Without experiencing conditions ourselves, we learn only by what works for others.
Enter Achilles tendinitis on my right heel. It started during a series of rather challenging hikes in early July. And like many overuse, chronic inflammatory conditions, it didn’t want to go away. I followed the advice I’d give any patient. I rested, changed footwear and practiced the appropriate stretches. Then I waited. And waited. And waited. Now I’m starting to really empathize with the people I see with tennis elbow, plantar fasciitis, and hip bursitis.
After almost four months of periodic rest and other conservative treatment, I realized I wasn’t getting anywhere. The pain changed to a burning sensation that was particularly bothersome at night. I knew what I had to do but I still didn’t believe it was going to work. In school, I remember learning Eccentric loading is basically the contraction of a muscle as it’s slowly getting longer. I acknowledge it’s a strange concept for a muscle to contract as it’s lengthening, but it happens. Doing a bicep curl shortens the muscle when you raise the weight to your shoulder (a concentric contraction) and lengthens the muscle as you lower the weight to your side (an eccentric contraction). If your muscle wasn’t engaged while you lowered the weight, the weight would fall to your side quickly and without control. Another interesting point about eccentric contractions (versus concentric contractions) is that they generate more force, more muscular damage and more post-exercise soreness. So why would you want to do this to a tendon that’s already damaged and overused?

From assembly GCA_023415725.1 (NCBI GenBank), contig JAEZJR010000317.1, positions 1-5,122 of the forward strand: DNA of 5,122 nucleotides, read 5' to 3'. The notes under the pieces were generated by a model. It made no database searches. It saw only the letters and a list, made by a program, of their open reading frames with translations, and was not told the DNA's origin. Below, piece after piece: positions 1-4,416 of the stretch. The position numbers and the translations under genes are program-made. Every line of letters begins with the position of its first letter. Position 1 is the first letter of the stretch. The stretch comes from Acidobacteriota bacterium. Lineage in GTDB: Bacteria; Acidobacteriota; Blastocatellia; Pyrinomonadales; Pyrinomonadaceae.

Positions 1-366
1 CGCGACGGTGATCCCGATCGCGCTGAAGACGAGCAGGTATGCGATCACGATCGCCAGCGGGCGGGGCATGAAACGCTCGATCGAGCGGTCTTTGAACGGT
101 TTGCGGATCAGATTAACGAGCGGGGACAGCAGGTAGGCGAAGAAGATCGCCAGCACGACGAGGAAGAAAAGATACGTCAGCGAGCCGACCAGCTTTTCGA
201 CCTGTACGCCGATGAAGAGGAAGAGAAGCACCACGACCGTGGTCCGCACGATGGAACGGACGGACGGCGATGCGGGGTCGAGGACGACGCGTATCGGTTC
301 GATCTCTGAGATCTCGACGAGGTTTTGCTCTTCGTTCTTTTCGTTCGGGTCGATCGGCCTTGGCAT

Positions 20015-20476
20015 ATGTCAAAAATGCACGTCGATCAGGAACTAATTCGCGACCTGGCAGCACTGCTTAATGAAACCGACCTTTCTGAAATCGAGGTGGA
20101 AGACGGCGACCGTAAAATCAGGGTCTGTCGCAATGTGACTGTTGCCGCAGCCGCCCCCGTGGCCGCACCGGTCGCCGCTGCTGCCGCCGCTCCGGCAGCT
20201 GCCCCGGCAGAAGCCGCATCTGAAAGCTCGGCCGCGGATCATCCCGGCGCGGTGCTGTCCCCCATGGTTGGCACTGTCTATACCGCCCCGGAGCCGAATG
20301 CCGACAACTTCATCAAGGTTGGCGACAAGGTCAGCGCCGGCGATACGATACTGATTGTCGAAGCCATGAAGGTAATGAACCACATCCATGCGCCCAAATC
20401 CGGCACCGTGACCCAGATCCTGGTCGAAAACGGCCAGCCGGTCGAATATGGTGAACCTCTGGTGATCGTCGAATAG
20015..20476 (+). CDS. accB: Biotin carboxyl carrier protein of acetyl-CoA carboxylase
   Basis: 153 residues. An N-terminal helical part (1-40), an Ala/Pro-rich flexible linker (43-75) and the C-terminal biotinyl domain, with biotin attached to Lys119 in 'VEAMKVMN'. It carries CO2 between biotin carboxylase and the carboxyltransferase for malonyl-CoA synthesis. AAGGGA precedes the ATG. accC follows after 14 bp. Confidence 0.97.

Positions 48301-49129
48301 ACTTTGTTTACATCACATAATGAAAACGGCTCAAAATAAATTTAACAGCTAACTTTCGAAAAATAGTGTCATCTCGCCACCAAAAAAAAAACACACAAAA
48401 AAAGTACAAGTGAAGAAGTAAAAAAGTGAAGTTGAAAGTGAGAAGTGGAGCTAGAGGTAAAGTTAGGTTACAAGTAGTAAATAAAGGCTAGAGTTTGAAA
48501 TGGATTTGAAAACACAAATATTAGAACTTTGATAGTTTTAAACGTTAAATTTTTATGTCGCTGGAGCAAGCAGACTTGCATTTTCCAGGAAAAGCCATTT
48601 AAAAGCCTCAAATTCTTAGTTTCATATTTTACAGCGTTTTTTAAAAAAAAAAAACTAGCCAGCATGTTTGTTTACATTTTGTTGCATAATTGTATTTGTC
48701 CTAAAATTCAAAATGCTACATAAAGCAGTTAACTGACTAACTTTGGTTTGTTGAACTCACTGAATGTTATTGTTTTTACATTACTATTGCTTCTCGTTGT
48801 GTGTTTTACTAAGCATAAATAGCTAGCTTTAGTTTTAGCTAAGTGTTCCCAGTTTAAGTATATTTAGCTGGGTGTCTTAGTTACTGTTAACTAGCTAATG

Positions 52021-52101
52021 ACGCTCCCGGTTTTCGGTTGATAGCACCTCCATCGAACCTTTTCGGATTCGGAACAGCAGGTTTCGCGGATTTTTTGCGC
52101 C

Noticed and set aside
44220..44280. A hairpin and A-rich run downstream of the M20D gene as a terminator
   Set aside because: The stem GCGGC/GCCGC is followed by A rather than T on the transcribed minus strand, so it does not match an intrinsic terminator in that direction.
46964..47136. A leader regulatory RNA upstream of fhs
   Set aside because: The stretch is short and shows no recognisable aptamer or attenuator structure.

That’s why I hesitated. But as I suggested in the title when doing next to nothing doesn’t help, I figured I might as well try. About a week ago I started the exercise protocol. The protocol basically consists of two types of heel raises on the edge of a stair and a relatively
high number of sets and repetitions. And what do you know? It’s feeling remarkably better. The burning pain subsided and the generalized irritation is all but gone. My calves were on fire for a couple of days and I did have to wor through some milsd Achilles pain during the exercise, but it was totally worth it. I’m going to continue this exercise and don’t want to pre-emptively declare myself cured, but my self prognosis is looking good.
So here’s one condition I’ve experienced for myself, and you can bet I’m going to be pushing eccentric loading on the next Achilles patient that walks through my door.